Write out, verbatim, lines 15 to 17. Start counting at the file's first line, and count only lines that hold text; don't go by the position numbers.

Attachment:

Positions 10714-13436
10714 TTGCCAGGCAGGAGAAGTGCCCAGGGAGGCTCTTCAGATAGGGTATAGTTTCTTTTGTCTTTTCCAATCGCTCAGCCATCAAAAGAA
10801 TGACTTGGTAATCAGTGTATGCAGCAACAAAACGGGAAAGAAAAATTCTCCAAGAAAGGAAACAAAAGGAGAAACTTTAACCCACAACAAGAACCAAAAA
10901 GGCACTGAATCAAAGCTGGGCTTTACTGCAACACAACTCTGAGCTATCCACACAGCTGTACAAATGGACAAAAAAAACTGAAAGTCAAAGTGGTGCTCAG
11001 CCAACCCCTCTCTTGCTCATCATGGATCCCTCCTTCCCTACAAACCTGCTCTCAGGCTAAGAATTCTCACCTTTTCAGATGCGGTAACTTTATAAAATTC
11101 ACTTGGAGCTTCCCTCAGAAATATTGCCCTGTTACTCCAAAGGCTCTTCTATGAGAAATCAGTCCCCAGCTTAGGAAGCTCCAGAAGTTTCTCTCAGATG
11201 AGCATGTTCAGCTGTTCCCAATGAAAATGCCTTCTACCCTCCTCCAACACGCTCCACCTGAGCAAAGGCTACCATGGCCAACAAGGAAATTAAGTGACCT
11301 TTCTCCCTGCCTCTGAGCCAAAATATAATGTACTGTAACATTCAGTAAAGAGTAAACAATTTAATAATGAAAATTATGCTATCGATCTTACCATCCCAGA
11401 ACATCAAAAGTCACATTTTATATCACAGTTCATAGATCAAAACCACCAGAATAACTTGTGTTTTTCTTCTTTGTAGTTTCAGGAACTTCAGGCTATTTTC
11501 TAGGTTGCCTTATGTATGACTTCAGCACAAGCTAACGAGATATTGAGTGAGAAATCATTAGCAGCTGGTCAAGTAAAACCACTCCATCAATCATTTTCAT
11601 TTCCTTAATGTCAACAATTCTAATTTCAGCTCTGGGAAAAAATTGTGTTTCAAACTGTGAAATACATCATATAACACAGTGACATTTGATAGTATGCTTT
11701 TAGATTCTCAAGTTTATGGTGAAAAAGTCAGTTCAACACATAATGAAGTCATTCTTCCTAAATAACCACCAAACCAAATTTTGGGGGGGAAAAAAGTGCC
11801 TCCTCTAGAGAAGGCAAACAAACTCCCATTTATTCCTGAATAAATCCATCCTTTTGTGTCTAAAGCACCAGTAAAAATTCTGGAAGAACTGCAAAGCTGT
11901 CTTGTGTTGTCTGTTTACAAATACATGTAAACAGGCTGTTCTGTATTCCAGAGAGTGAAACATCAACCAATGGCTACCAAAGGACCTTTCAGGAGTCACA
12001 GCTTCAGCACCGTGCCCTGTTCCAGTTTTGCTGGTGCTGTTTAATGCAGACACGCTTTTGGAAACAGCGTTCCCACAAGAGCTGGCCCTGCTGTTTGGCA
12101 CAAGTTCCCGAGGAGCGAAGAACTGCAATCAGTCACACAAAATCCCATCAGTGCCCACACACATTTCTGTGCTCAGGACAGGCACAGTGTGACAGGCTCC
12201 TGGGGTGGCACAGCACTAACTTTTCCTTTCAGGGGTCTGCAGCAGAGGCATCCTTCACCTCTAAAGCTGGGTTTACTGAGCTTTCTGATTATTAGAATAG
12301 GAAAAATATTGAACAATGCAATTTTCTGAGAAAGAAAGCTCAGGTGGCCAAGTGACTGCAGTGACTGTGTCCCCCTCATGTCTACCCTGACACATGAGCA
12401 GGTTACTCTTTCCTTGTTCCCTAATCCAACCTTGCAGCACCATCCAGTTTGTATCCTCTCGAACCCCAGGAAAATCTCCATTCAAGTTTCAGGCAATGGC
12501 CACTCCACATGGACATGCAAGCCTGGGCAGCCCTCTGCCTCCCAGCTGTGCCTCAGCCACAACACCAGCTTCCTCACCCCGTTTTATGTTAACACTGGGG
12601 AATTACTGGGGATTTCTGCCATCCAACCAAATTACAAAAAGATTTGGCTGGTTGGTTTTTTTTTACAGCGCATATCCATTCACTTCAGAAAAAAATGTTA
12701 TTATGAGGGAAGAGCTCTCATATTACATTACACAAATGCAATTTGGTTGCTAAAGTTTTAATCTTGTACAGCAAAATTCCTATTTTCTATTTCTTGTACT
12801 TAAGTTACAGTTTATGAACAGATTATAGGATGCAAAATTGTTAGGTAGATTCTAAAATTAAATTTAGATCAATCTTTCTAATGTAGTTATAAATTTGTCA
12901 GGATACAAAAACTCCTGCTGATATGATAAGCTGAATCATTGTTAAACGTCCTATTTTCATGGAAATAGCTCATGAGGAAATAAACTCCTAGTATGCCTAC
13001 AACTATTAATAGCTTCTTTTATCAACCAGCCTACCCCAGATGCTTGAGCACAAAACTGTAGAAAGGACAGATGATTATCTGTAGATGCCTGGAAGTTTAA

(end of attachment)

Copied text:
12001 GCTTCAGCACCGTGCCCTGTTCCAGTTTTGCTGGTGCTGTTTAATGCAGACACGCTTTTGGAAACAGCGTTCCCACAAGAGCTGGCCCTGCTGTTTGGCA
12101 CAAGTTCCCGAGGAGCGAAGAACTGCAATCAGTCACACAAAATCCCATCAGTGCCCACACACATTTCTGTGCTCAGGACAGGCACAGTGTGACAGGCTCC
12201 TGGGGTGGCACAGCACTAACTTTTCCTTTCAGGGGTCTGCAGCAGAGGCATCCTTCACCTCTAAAGCTGGGTTTACTGAGCTTTCTGATTATTAGAATAG